Feng Shui (which translates as ‘Wind-Water’) is referred to as both an art and a science of ‘placement’. It has a long and complex history in China where it has been used to harness the living energy (ch’i) of the universe to benefit people’s lives. Yin Yang and the Five Elements/Phases (Earth, Water, Fire, Metal and Wood) are essential components of feng shui. By applying the principles of feng shui modern practitioners say it is possible to develop a healthy, happy, harmonious and prosperous lifestyle, achieve balance, and energise and enhance your life. Even your cat can benefit from the recently ‘discovered’ art of ‘Fang Shui’. Feng shui can be used to help clear the clutter in your house and learn about the future through the interpretation of heavenly bodies. It is no wonder that feng shui is a global phenomenon.
The first European authority on feng shui was Reverend Ernest J. Eitel, a missionary in China who published a book titled ‘Feng-Shui’ in 1873. At the time of writing, feng shui had an all-pervading influence in China. In his classic work Reverend Eitel provides a detailed description of what he saw as the (black) art and (natural) science of feng shui. While he referred to the practice as a strange medley of superstition, ignorance and philosophy, the Reverend thought enough of feng shui to study and write about it in depth. Perhaps he wanted to record the system for prosperity as he believed that feng shui was marked for decay and dissolution. Fast forward 140 years or so and what would the Reverend have thought?
While the fortunes of feng shui have risen and fallen since the 1870s, in the last 50 years its profile and application has increased significantly. Even more so in the last two decades. Interest developed in the west as more information became available in english, particularly about how feng shui can help attract good fortune in life. There has also been a revitalisation of feng shui in its original territories. In my exploration of the elements I have come across a multitude of books on the subject. Many have ‘popularised’ or adapted feng shui for western audiences (Lillian Too being one of the most well-known proponents), some claim to represent the ‘authentic’ feng shui, others like ‘Fang Shui’ are intended as light entertainment. Recently I also discovered a ‘Feng Shui’ CD that is designed to heal the home and spirit. As an essential component of feng shui, the elements are fundamental to these modern articulations of the art.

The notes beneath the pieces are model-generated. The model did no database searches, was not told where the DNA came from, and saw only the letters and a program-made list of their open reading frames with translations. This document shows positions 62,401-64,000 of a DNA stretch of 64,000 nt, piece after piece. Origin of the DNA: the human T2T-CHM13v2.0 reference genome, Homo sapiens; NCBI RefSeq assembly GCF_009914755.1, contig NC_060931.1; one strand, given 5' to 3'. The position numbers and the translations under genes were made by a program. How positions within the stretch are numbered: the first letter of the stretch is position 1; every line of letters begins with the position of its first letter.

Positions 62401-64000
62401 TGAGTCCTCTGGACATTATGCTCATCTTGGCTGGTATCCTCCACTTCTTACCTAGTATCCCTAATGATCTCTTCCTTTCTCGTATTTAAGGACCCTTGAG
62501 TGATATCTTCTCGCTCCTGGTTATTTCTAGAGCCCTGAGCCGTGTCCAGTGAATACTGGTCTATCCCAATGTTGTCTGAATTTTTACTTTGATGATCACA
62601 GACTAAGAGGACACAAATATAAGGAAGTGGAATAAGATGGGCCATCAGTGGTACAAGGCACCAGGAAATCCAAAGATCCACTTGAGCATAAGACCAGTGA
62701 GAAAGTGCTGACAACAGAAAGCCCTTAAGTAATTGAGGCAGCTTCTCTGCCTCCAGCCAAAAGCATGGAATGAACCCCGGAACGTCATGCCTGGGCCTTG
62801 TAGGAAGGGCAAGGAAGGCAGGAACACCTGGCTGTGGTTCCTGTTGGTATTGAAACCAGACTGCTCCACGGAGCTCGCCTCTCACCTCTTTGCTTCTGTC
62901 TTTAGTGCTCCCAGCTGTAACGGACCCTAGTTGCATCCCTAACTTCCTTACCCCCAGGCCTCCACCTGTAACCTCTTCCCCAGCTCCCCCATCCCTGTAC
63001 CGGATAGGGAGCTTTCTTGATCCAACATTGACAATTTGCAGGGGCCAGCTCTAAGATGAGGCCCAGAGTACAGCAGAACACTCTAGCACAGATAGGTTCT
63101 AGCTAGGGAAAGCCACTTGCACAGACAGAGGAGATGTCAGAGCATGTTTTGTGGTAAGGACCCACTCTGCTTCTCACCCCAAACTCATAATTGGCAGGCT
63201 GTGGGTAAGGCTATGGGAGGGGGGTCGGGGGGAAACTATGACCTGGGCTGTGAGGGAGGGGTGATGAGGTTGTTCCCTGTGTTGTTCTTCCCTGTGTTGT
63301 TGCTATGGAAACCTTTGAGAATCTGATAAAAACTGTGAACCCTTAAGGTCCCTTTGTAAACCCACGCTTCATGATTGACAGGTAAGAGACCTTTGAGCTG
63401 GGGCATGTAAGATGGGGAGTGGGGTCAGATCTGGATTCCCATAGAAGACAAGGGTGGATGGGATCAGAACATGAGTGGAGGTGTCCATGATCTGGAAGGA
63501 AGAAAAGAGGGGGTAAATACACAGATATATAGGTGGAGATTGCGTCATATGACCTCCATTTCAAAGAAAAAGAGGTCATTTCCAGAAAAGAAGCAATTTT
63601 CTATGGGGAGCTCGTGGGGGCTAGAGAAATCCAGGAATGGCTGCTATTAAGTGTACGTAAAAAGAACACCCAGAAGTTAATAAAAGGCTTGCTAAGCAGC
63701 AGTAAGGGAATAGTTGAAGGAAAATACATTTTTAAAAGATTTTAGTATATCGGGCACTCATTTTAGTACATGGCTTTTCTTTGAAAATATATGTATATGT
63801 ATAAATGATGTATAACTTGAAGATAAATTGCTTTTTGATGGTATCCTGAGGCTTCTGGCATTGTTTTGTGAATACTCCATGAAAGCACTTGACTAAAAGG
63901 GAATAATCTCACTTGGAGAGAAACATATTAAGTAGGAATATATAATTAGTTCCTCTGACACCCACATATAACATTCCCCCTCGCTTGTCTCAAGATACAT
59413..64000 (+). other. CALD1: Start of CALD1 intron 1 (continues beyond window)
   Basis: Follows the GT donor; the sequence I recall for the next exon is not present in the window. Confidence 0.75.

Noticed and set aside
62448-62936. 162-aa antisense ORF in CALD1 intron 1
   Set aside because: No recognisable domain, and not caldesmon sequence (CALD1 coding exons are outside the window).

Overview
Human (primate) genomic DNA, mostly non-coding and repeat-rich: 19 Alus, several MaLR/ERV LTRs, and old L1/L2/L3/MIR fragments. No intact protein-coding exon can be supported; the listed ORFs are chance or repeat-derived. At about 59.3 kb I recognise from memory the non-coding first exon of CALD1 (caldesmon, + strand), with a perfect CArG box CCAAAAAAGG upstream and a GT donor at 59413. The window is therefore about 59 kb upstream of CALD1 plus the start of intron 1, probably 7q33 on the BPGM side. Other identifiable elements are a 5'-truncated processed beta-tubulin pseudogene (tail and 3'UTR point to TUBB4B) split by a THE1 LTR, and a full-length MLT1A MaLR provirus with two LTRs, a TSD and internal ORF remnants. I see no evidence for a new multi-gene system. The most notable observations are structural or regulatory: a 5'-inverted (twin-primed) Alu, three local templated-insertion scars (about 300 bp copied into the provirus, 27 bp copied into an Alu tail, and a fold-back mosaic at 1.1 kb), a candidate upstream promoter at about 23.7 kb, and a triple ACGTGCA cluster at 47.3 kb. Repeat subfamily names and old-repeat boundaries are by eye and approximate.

Gill Hale, the author of ‘The Practical Encyclopedia of Feng Shui’, has this to say about the elements:
“The concept of elements exists throughout the world. The Chinese recognize five which arise out of the interplay of yin and yang and represent different manifestations of chi. They represent a classification system for everything in the universe, including people.…..Ideally there should be a balance of all of the elements. Where one dominates or one is lacking, then difficulties occur. Interpreting and balancing the elements is a major part in the practice of feng shui.”
The five Chinese elements/phases of Earth, Water, Fire, Metal and Wood manifest themselves in countless ways and combinations. Each has a rich association of colours, shapes and other qualities that can be used by feng shui practitioners. It is believed that positive energy can be achieved by representing all of the elements in homes, workplaces and ourselves. Plants are seen as an attractive way to manipulate energy in buildings, with plants that represent the five elements considered ideal. Feng Shui also uses an appreciation of the circular flows between the five elements/phases to dispel disharmony and promote harmony.
There is much more to share about feng shui and the elements. The different feng shui schools that have evolved such as the Landscape/Earthly Form and Compass Schools, and the different tools that practitioners use, are but two examples. Adding to the mix is traditional and modern feng shui. Then there is the contrast with Vastu Shastra, the Indian science of architecture that I have touched on elsewhere. There is also the intriguing statement in the Afterword to Rev Eitel’s book (the 1985 edition) that the Chinese claim no monopoly on feng shui and that once it was practiced world-wide. This compels us to contemplate the widely held belief across diverse cultures in a universal energy that permeates everything. Understanding energy is the key to understanding the elements.
For those interested in learning more about this important practice, please see my 202 blog post titled ‘Fusui, the way of feng shui in Japan‘.